Iceland's alleged Loch Ness monster has been caught on video, and the slithering creature has caused a huge amount of speculation.
The monster, better known to locals as the Lagarfljot river monster, or Lagarfljotsormurinn, has been documented by various sources since 1345, according to reports.
Feb. 2, a farmer named Hjortur Kjerulf shot video of what could be the beast swimming slowly through Jokulsa i Fljotsdal river, which empties into Lake Lagarfljot. The tape was subsequently given to the Icelanddic National Broadcasting Service, who have yet to determine if the finding is real or fake.
The infamous, coiling creature seen in numerous photos and now a video could be up to 18 miles (30 kilometers) long, with the rest of its girth slithering beneath the icy lake at times.
However, at least one expert finds the video false, and tried to expose it as such.
Loren Coleman, the director of the International Cryptozoology Museum in Portland, Maine, feels the creature is a hoax, made of human design.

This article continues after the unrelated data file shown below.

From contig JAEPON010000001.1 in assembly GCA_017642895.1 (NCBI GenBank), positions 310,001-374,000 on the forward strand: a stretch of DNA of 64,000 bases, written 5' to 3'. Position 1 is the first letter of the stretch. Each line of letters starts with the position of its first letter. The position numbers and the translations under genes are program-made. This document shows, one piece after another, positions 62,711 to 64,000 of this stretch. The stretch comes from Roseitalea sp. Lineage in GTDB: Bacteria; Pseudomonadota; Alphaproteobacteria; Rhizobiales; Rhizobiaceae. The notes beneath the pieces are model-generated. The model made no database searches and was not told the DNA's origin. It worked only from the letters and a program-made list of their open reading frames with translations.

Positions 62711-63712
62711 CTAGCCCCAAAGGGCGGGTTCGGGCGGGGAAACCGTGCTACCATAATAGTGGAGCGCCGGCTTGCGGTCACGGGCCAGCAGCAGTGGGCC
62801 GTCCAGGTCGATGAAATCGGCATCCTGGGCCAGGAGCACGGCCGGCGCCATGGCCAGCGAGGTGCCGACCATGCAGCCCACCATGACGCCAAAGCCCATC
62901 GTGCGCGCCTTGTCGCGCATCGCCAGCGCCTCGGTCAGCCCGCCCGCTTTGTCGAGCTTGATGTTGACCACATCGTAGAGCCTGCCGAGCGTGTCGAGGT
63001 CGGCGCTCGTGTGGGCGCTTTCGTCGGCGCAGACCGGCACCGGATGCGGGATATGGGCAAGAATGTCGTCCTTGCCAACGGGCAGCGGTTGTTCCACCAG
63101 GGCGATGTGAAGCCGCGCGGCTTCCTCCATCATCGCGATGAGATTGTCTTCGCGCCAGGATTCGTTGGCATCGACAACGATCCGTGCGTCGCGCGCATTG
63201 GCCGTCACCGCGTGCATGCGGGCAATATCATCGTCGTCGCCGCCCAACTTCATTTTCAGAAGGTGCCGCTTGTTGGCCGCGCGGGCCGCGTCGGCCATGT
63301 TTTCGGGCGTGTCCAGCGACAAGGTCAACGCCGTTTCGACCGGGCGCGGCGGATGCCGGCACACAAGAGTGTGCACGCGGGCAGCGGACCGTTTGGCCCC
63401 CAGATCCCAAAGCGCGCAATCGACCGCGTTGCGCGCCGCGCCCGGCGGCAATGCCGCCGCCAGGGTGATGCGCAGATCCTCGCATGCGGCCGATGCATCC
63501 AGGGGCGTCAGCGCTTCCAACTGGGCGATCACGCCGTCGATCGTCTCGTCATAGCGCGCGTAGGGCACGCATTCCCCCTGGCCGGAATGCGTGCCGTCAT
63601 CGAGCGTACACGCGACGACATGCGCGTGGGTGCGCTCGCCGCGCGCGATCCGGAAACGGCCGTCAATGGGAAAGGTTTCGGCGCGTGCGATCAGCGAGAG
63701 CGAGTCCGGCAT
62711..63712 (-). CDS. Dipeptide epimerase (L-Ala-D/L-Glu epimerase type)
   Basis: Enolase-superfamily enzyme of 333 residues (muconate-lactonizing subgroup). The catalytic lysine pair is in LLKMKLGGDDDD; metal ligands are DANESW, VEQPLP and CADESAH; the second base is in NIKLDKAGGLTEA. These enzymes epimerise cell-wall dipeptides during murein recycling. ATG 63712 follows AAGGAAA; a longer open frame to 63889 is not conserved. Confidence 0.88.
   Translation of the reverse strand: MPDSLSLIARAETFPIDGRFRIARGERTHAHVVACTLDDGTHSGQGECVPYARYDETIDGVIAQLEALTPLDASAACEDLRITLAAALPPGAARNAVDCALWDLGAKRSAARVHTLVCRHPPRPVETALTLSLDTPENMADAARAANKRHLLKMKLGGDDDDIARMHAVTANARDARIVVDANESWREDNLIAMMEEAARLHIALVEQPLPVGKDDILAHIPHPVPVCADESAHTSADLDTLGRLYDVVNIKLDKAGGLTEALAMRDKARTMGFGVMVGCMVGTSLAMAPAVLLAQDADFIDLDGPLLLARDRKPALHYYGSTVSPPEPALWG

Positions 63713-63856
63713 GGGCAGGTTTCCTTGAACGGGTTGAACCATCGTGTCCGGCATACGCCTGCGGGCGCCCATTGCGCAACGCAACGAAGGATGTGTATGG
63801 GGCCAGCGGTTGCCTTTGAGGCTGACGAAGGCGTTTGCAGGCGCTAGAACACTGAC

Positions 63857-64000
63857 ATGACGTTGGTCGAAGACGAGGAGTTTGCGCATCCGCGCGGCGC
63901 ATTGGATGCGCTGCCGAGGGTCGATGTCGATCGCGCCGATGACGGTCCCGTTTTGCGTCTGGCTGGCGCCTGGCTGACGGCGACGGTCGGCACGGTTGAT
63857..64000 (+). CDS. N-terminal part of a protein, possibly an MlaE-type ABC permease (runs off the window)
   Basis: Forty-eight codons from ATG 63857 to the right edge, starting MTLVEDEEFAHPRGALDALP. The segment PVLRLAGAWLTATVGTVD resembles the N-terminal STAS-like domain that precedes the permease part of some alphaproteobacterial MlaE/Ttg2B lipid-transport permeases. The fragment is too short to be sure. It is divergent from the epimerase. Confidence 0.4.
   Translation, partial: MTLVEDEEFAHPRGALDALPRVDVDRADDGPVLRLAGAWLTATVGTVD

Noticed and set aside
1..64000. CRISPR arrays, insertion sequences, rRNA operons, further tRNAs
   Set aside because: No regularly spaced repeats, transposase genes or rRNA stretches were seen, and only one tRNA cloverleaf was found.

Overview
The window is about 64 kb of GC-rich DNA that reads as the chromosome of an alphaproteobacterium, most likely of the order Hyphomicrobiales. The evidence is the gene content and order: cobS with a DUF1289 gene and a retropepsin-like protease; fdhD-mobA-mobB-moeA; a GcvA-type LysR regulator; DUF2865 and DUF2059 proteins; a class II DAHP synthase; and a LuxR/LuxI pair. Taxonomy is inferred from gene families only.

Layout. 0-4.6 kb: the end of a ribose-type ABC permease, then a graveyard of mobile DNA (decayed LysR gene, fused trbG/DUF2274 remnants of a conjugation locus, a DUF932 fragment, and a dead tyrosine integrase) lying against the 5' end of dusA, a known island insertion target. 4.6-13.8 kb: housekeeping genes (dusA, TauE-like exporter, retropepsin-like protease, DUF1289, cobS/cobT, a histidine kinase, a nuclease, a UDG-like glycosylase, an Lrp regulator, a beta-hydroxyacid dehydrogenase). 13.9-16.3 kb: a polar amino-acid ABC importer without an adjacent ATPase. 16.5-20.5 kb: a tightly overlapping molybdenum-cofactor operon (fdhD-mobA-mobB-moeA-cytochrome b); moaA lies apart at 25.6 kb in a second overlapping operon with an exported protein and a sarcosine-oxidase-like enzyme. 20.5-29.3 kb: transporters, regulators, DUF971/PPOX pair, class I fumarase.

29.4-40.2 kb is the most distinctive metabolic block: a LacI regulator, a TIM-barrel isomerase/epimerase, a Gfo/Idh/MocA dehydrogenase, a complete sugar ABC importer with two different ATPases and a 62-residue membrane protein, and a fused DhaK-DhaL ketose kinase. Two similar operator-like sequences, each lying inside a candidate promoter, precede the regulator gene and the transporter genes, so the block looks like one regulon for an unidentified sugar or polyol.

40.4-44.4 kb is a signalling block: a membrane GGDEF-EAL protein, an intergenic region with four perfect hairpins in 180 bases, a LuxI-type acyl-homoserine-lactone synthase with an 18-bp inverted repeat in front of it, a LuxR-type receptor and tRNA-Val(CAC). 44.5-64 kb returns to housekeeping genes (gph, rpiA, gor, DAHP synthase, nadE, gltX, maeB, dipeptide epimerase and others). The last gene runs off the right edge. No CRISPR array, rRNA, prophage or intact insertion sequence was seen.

"Frankly, this video shows something that looks like a constructed snake-like object, with rigid sections, being propelled through the water," wrote Coleman on his website, Cryptomundo.
Coleman, who wrote a book called "Field Guide to Lake Monsters and Sea Serpents," thinks he would know a sea monster when he saw one, and the alleged Lagarfljotsormurrin sighting was false.
"The sections do not gracefully flow, but are sectionally moving from side-to-side. Mammals move up and down," said Coleman. "It seems someone attempting this fakery, perhaps by using a robot with tarps, fish nets, or trash bags … has decided to take the phrase 'sea serpent' and/or 'worm' too literally."
Coleman speaks of the translation of "Lagarfljot wurm"— which describes a dragon-like creature in the legends— being mistaken for a literal worm, which would move in the manner captured in the video. Traditional sightings of the Icelandic monster have been more Loch Ness-like: a hump and long neck protruding from the water.
Although the original Loch Ness image from Scotland in 1933 was revealed as fake eventually, many still continue to believe that Nellie is real. In much the same way, Icelanders believe in the Lagarfljotsormunnin: the viral video, posted a week ago, has over a million views.